If you think the contextual menu of Eclipse is huge, you haven't see that of Eric's xD

The colour schemes aren't that bad, I think you can save your combinations so there shouldn't be a major problem to package your favourites to keep them from one system to another.

And after all, think that most of "normal people" (not geeks grown up with Unices) Vim is just horrible... and Emacs can cause your fingers to dislocate.

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Do not forget the "maximize" option on the tab of the Editors: very useful if you want to set aside all the "GUI cluttering" introduced by all the other views.
Those views are still accessible through icons on the side, but you can work only in one (or several) editors and focus on them only:

alt text

A huge win for me is the way how maximize and minimize now works.
In the past, maximizing an editor would fill out a single editor across the entire screen.
If you are working on a wide-screen monitor, like the one my laptop has, this results in a big amount of white space which is not very useful.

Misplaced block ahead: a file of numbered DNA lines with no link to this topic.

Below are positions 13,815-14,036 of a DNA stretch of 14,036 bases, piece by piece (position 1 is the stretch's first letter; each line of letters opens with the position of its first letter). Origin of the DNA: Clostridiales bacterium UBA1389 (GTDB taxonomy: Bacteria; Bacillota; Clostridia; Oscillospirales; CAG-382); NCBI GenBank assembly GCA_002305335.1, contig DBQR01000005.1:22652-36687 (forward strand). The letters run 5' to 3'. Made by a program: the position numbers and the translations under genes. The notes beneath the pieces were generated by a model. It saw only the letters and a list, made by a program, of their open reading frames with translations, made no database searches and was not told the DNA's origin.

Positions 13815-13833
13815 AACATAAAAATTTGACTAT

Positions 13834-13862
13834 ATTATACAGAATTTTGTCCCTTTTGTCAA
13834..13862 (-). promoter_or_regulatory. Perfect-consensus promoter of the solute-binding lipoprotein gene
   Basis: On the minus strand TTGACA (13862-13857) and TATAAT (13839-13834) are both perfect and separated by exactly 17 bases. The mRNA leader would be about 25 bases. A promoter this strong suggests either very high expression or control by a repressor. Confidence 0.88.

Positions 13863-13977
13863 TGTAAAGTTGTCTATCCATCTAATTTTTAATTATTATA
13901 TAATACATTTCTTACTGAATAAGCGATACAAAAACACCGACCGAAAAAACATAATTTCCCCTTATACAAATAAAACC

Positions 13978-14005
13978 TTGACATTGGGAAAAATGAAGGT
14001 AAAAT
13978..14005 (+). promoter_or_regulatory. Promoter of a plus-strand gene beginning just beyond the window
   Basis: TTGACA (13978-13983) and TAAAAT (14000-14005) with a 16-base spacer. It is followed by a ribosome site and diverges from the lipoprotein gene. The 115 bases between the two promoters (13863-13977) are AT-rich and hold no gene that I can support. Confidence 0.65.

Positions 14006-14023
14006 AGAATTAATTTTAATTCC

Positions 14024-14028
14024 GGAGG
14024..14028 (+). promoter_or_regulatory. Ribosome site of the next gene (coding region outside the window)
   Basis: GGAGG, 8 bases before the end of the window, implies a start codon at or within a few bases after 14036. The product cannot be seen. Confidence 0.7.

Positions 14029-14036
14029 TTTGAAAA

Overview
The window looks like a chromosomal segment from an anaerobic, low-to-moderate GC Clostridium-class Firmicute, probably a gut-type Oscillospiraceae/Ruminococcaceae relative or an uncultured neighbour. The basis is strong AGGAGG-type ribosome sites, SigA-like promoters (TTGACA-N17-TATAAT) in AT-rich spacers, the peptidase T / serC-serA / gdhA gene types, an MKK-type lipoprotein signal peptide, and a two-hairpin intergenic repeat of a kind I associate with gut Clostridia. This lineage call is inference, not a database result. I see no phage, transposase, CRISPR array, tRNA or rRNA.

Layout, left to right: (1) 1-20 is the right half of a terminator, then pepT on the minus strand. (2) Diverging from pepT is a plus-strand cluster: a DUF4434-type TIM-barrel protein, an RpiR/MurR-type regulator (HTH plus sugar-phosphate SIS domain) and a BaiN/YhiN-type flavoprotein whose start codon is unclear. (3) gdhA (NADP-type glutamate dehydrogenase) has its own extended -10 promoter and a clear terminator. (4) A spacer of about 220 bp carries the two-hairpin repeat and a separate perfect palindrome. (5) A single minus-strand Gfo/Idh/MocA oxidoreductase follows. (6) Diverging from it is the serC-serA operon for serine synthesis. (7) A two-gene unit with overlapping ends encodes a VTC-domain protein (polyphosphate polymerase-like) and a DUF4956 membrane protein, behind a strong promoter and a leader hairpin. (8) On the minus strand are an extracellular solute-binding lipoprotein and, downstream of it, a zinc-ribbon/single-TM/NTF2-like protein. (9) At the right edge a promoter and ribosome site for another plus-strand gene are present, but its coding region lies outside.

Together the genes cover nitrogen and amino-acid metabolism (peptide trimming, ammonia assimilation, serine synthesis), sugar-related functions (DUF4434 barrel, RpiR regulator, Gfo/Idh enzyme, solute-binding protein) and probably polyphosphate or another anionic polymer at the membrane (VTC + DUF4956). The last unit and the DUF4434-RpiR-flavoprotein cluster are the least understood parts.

In Eclipse 3.3, tiling editors is preserved when maximized. This makes it easy to place my unit test and code editor next to each other, so I when I am typing tests, I can very easily inspect the code I am testing

Also views are minimized instead of completely hidden.
A lot of people don't even know you can minimize a view, because before Eclipse 3.3, minimizing didn't make much sense. It was completely horizontal oriented, which means it usually just looked weird and wasted space.
When minimized in Eclipse 3.3, views now behave more like "fast views", and always actually do really minimize. This all works out very nice, because there is much less need to switch maximize/restore to look at a view, especially combined with quick access.

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You can change a lot through the plugins... btw what language are you coding in? JAVA? Try Netbeans then..

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It also bothers me that vim is so "language" centric :) I'm primarily using eclipse for Android development (aka java) –  Ralphleon Jul 12 '09 at 2:25
    
@Ralphleon vim is language-centric? –  Seamus Feb 8 '13 at 21:55
    
I think I meant eclipse or something... definitely not VIM! –  Ralphleon Feb 8 '13 at 21:59